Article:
Do you realize we are doing less talking and also listening less? It is not a joke but a reality! We have allowed artificial surrogates to rip the essential fabric that united us and kept a healthy flow of communication, an essential tenet of the communal structure.
When was the last time that you sat down to have an uninterrupted dialogue with your teen, spouse or even a friend maintaining eye contact and enjoying a healthy debate? Let’s be honest, more often than not we have all been guilty of you slipping out of conversation to check a notification that just landed on our smartphone. This is now the new “norm” of our social structure and life.
Parents are in a dilemma over finding ways to wean their children off the devices and to engage them in a “traditional chat” that we used to enjoy in our recent past.
Two Ends Of A Chain:
You will agree that conversation is a skill and listening is an art, comprising two ends of a chain that binds us into stronger relationships.
This principle may even apply to stage artists, when the audience may feel better connected with one who is looking into their eyes than one who sings to the microphone; making or breaking even the very best of performances.
Not too long ago when Covid stormed our planet and created a new world order, social distancing and isolation became the order of the day and overnight our club members switched to virtual sessions on Zoom. These sessions, while more easy to access, lack the charm of live jamming sessions with the full focus of the audience. Many will shut their videos and mute their microphones while they attend to a text or call once again on their smart devices! This format lacks the instant gratification that performers yearn for from the energizing responses and eye contact of live audiences.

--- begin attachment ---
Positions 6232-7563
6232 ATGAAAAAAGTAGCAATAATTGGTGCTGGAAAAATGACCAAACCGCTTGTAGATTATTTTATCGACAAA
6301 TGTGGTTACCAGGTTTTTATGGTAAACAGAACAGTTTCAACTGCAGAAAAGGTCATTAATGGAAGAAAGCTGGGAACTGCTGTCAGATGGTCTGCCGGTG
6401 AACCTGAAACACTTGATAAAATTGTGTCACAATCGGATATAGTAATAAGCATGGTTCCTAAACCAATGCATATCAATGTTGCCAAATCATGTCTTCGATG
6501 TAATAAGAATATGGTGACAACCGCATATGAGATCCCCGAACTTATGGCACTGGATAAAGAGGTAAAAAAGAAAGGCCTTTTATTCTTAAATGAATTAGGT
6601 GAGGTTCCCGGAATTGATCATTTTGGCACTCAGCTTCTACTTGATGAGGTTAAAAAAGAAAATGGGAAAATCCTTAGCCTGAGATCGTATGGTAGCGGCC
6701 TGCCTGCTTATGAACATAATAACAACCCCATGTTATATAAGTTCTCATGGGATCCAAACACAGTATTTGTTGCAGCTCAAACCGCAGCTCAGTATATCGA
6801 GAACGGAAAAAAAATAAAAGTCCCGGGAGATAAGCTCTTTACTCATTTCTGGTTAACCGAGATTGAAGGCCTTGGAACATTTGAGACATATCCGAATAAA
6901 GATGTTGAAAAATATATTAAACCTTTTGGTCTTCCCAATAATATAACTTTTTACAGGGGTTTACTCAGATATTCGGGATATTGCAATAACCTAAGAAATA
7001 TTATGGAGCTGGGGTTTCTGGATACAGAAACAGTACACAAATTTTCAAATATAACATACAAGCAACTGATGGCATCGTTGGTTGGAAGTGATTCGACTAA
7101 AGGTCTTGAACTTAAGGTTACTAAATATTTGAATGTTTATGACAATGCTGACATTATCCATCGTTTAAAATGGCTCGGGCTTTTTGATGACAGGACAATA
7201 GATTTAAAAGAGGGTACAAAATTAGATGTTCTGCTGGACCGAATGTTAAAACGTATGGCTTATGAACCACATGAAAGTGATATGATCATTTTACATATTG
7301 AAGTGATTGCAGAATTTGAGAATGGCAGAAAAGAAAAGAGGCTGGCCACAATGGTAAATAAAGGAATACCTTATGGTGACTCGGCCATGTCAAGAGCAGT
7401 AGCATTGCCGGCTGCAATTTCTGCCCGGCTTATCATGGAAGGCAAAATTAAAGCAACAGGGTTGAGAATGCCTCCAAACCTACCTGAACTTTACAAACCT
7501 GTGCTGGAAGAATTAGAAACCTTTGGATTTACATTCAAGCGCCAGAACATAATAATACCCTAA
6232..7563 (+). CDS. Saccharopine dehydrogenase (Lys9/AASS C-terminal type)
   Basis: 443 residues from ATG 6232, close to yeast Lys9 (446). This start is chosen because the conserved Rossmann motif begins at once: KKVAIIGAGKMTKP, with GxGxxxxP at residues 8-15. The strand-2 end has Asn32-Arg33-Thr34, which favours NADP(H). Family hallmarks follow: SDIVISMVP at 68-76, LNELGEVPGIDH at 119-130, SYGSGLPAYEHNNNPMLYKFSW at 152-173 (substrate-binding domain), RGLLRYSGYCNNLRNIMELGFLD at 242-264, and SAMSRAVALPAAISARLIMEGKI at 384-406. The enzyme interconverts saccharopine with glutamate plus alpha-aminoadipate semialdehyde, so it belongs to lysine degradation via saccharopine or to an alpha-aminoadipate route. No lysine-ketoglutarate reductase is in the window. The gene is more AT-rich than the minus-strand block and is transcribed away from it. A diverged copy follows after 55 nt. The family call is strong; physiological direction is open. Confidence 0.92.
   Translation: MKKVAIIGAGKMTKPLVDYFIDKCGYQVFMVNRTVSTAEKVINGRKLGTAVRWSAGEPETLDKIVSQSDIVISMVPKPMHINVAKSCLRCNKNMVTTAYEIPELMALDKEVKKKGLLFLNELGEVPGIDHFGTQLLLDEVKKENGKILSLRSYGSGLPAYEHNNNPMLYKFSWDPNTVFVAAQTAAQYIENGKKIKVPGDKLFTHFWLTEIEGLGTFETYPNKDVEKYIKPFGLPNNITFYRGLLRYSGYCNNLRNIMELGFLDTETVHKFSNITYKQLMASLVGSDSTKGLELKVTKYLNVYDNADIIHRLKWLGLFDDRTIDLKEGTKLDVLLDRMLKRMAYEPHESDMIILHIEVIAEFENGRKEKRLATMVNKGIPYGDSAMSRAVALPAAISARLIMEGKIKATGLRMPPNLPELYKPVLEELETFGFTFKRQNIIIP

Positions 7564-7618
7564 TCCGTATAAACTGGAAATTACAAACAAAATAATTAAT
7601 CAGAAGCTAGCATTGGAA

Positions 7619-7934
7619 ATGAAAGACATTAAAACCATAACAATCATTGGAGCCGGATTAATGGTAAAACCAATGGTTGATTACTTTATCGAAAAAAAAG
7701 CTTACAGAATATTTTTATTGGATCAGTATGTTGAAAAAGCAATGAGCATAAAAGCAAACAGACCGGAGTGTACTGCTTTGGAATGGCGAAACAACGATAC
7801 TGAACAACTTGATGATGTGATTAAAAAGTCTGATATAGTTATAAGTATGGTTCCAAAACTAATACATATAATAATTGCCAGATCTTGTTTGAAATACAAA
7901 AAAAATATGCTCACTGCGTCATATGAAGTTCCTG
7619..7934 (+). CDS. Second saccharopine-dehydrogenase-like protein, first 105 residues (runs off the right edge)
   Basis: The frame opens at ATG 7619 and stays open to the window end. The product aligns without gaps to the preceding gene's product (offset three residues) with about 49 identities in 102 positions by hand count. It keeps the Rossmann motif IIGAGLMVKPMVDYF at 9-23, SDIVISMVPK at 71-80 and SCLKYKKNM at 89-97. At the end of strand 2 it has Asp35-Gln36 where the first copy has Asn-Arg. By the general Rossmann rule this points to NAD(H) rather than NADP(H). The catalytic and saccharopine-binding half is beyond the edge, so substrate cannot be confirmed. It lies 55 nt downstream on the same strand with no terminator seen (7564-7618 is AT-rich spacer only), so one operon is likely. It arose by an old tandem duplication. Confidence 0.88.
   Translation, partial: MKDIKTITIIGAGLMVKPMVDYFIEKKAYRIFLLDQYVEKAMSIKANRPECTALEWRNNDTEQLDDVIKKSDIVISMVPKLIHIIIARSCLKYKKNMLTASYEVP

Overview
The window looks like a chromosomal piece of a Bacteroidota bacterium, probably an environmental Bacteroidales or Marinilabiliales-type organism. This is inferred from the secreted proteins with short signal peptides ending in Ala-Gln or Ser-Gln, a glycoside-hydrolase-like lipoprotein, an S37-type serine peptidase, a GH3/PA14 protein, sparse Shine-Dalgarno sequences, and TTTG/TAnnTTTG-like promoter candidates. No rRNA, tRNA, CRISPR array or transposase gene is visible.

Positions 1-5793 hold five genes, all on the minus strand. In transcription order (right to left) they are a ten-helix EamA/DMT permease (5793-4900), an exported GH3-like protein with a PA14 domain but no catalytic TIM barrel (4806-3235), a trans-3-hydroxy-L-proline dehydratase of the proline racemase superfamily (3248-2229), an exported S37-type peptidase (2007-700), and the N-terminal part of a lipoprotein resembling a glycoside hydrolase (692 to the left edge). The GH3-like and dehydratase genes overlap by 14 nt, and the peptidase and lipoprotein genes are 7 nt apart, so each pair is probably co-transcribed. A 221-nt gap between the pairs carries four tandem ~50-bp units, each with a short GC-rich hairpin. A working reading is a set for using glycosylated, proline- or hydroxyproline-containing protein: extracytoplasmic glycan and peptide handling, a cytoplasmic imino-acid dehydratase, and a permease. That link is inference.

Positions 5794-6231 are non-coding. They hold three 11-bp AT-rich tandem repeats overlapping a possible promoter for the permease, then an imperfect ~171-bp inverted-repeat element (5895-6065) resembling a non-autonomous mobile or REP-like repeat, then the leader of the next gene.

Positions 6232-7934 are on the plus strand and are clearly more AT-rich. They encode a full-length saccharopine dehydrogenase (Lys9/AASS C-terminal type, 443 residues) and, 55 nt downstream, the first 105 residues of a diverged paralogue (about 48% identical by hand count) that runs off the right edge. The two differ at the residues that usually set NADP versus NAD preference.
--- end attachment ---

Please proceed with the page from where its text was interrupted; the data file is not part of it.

Although we are now in a post pandemic phase, we are soon becoming a transformed species that prefers to hide behind the “virtual space” in the coziness of one’s home to become both passive performers and a passive audience.
People have acquired a stronger addiction to digital technologies causing statistically significant numbers of introverts who eventually become isolated, lonely and are victims of a deep depression.
Shocking results of several studies point to higher rates of suicides among teens who too, in isolation, got hooked to their devices and prefer to be “left alone.”
Overall there is a definite decrease in interaction with family or even friends. The inbred emotional fragility that results from such behavior, leads to either an elevation or complete dampening of one’s mood when receiving feedback, especially if the latter bears even the slightest of a disapproving remark.
We have to re-learn some of the old and some new skills that can win back the attention of our young ones as well as other important people to engage in an invigorating dialogue:
I have a few tips to help our younger victims, but would appreciate your contributions too:
- Give your conversational partner a full understanding of his/her background
- Listen to them attentively
- Ask open-ended questions to dig deeper into the mindset of others
- Better listening would certainly make your response effective
- Don’t use over powering tones
- When you maintain eye contact and give focused listening you win them over and they will want to talk to you more
- Sometimes you have to cope with rudeness but stay calm. Taking deep breaths suppresses build-up of angry responses .
I am sure there are many more tips so let us keep it going here, please add your contribution in the comments